“We criticize senior management when they focus only on short-term issues, allowing quarterly results to interfere with longer-term developmental needs. We should be equally tough on ourselves when we allow our jobs to get in the way of our careers.”
– a consulting client quoted on p.25 of
|Million Dollar Consulting
Alan Weiss, 2009 (4th ed)
(Disclosure: The book is an Amazon affiliate link. That said, I recommend checking out your local library. I got this book from the Toronto Public Library, yay!)
In my two years an at IT specialist / consultant at IBM, I’ve been lucky to have excellent engagements that helped me develop my skills and create real value. I have a great job, and I’m sure it will get even better as I learn how to consciously build a career. What kind of career do I want to grow into?
I’m passionate about helping people connect and collaborate. I want people to be able to contribute their talents from anywhere in the world, and I want to help organizations get better at finding and tapping those skills. I want to reduce the friction in collaboration and make it easier to get leverage on time and effort. I want to increase the serendipitous connections and innovative cross-pollinations that come from diverse conversations. When people can connect with others who are passionate about the work that they do, energy spreads and is reinforced, and people can make things happen faster and more effectively. People are happier, too.
The past two years at IBM have been almost a perfect curriculum for this. I started out by building systems with social components. Then I moved into providing consulting services to our clients, sharing the lessons we’ve learned about strategy and adoption. My current engagement is an even better fit for my passions. Now I’m learning even more about tapping the strength of a global organization, finding experts and resources in response to client needs. I’m not only building training communities and facilitating global conversations, I’m describing how we do this and working on training other people on how to make the most of these social networks.
In addition to that, I’m helping develop leadership training materials around virtual communication and connection. This has multiple benefits. The better we get at leading online through virtual presentations, meetings, and collaboration, the more effectively we can share help our globally distributed workforce develop skills, learn from insights, and create value. The better we understand how to do this, the more we enable people in far-flung places to step up and lead from wherever they are.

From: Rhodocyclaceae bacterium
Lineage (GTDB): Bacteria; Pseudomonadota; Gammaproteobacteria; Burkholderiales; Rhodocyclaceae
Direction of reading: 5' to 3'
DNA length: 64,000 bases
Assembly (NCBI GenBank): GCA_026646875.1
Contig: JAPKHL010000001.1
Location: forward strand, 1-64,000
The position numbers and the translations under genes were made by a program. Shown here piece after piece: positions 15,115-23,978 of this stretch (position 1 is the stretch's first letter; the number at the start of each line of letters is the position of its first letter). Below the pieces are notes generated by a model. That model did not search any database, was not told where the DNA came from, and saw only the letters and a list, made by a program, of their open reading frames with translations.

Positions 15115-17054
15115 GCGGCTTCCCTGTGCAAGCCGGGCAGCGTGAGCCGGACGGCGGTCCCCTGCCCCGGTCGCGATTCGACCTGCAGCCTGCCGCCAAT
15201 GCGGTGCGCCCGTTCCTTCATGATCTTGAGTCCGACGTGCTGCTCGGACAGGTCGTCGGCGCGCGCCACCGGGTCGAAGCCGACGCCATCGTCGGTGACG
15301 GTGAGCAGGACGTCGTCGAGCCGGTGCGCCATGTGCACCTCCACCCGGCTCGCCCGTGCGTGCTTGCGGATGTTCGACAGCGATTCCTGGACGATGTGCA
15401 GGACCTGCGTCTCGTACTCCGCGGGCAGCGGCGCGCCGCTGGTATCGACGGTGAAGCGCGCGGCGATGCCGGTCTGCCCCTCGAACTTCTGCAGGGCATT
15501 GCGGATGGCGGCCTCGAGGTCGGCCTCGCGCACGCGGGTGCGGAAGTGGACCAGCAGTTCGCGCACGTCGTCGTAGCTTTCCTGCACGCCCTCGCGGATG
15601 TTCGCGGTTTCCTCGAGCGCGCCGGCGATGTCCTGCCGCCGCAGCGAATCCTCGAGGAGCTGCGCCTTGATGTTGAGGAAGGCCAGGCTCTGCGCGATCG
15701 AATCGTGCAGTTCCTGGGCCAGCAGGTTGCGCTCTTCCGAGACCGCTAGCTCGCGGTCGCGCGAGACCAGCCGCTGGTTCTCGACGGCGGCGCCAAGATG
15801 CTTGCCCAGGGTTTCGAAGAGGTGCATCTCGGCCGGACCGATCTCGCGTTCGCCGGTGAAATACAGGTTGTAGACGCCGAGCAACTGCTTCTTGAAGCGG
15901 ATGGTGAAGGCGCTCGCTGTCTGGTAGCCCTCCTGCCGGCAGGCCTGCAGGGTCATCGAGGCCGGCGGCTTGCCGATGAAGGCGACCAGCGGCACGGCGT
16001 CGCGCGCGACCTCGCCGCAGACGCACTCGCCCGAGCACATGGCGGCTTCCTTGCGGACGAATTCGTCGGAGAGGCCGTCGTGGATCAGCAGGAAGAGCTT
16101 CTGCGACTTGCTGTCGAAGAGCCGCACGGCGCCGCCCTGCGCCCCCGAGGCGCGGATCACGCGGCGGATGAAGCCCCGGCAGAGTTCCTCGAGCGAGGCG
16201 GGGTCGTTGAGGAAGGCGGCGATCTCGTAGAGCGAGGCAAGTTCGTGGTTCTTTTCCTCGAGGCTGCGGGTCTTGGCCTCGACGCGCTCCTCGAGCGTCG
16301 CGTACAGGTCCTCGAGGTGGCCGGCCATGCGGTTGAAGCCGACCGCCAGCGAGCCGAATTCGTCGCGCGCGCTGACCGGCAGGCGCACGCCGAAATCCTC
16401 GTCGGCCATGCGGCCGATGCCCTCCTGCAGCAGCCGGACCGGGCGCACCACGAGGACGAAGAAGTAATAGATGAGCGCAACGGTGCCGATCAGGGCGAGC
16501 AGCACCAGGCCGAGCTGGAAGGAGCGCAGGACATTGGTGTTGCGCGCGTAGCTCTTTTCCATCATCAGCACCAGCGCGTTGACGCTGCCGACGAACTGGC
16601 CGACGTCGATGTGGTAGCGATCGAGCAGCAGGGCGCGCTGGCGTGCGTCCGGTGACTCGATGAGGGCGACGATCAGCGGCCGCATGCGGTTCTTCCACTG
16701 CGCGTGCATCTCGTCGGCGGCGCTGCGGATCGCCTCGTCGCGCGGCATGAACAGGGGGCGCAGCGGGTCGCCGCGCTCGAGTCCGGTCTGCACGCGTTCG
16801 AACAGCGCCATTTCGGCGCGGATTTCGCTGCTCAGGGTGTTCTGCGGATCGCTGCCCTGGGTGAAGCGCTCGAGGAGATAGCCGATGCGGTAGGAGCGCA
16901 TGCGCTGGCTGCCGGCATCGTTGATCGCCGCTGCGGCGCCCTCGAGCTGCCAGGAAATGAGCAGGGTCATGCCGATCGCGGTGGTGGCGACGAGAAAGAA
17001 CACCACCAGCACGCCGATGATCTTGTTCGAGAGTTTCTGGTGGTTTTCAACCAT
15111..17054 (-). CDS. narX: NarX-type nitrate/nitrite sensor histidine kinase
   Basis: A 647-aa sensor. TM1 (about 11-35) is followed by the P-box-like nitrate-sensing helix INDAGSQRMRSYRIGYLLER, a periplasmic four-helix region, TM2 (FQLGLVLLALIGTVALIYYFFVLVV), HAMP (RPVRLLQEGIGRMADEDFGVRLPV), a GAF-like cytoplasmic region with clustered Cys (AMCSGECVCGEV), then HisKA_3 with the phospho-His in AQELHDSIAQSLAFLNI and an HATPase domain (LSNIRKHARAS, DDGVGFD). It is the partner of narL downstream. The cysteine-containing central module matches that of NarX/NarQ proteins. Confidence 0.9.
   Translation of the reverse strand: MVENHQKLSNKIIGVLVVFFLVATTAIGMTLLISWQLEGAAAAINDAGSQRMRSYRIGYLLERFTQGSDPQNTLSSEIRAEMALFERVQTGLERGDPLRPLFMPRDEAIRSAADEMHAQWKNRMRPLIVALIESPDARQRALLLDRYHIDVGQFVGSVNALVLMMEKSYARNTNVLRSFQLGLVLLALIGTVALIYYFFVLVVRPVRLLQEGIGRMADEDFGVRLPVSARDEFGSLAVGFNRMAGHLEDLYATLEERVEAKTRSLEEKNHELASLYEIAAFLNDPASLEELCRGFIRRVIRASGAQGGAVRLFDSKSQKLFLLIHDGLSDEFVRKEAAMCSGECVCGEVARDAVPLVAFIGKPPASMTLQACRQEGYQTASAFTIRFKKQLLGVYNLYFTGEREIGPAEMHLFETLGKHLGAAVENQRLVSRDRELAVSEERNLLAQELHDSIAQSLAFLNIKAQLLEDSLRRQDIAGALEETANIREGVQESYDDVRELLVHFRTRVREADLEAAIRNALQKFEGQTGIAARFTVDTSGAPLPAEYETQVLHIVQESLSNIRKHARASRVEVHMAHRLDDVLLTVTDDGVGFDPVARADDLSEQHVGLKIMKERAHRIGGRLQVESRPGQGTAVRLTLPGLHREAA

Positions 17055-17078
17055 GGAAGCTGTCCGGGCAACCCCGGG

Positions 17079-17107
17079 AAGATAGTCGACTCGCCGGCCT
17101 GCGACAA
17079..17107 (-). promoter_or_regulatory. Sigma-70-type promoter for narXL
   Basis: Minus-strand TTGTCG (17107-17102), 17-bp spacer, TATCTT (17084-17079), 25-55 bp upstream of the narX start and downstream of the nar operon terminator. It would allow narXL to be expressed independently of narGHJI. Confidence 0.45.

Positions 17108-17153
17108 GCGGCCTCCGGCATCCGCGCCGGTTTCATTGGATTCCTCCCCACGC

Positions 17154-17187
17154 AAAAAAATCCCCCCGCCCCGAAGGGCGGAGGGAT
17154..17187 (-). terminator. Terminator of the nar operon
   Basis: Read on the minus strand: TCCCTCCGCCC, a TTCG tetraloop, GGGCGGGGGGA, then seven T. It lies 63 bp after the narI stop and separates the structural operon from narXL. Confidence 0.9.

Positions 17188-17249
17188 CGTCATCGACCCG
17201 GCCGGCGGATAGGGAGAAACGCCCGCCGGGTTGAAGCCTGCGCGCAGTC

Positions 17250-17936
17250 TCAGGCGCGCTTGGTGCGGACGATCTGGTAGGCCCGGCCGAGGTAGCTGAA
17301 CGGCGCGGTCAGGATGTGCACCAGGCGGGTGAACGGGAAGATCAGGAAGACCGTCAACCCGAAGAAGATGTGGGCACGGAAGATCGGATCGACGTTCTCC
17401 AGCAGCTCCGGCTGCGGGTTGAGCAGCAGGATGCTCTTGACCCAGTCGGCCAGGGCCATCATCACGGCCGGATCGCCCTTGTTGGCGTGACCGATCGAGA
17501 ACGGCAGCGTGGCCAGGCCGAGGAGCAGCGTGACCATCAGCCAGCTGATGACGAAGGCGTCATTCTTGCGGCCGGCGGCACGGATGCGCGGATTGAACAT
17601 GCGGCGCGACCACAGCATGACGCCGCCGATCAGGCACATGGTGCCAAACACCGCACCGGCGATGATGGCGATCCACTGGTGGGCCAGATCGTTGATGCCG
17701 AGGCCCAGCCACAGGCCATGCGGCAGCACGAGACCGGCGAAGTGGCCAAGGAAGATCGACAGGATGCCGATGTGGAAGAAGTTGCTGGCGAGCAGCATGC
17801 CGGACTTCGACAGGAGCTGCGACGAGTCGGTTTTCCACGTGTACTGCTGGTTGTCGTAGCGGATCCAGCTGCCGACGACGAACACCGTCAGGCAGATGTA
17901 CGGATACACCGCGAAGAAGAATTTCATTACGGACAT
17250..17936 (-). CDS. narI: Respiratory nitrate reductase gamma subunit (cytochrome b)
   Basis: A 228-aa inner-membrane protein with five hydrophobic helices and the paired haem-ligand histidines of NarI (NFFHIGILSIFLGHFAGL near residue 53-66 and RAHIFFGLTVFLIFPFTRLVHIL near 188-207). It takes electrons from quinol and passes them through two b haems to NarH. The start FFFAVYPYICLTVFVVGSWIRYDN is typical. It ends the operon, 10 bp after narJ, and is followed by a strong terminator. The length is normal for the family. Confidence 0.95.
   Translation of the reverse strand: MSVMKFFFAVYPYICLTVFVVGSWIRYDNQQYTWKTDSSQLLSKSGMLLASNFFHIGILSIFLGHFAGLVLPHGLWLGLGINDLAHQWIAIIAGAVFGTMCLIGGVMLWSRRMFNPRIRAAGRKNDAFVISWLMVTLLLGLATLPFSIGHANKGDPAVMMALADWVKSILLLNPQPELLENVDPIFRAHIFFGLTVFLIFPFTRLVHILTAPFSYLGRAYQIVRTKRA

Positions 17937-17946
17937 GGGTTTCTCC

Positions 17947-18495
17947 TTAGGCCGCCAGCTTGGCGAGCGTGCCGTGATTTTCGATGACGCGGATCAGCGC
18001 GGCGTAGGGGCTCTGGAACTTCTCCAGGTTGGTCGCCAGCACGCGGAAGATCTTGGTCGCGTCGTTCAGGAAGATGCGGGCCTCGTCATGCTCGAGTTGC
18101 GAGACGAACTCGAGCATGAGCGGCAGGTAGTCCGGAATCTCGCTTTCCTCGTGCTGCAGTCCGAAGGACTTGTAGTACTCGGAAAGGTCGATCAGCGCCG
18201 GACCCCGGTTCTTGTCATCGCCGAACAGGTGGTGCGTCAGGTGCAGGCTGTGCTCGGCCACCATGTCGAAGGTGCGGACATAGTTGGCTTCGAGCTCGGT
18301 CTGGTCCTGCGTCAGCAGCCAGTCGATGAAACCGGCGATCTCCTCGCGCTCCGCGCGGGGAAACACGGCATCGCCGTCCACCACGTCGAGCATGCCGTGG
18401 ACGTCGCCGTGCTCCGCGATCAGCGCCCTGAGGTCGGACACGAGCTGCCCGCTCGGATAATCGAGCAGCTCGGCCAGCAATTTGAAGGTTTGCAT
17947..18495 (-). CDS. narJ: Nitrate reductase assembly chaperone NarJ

It all goes back to that passion: helping people connect and collaborate.
Looking ahead, how do I want to develop this over the next few years? What do I want to grow into once we’ve done the heavy lifting of training a thousand specialists around the world?
I want to figure out how social tools can help us transform our processes and interactions, and what those processes and interactions look like. I’m doing a little of this now, experimenting with and documenting how we use the tools. I can’t wait to see what this will be like years from now, as the tools improve and the culture adapts. I’ll get better and better at seeing patterns, suggesting improvements, documenting practices, helping people change the way they work, and measure the results. I want to create value both inside and outside the company.
I want to not only connect people, but also help other people connect people more effectively. I’m doing a little of this now by directing people to communities and sharing tips on how to reach out, but it would be amazing to help hundreds or thousands of connectors add more tools to their toolbox. It’s like working on the connective tissue of an organization. The better we get at this, the faster and more effectively we can respond to the changing environment.
I want to help people get that Aha! moment. This is why I love learning about communication. Good questions and good explanations open up new horizons of possibilities, simplify complex issues, and energize people. I can get better at this through practice and through learning new skills.
IBM is an excellent laboratory in which to learn about all these things. Even tasks that don’t seem to align with my passion end up being related to it, as I’m good at drawing connections to things I like. If I was forced to do work that drained me and I couldn’t flip it around and figure out the kernel that’s related to my passion, I can see myself exploring this passion independently. After all, you shouldn’t let your job get in the way of your career.
How does your work support your passion? If it doesn’t, what could?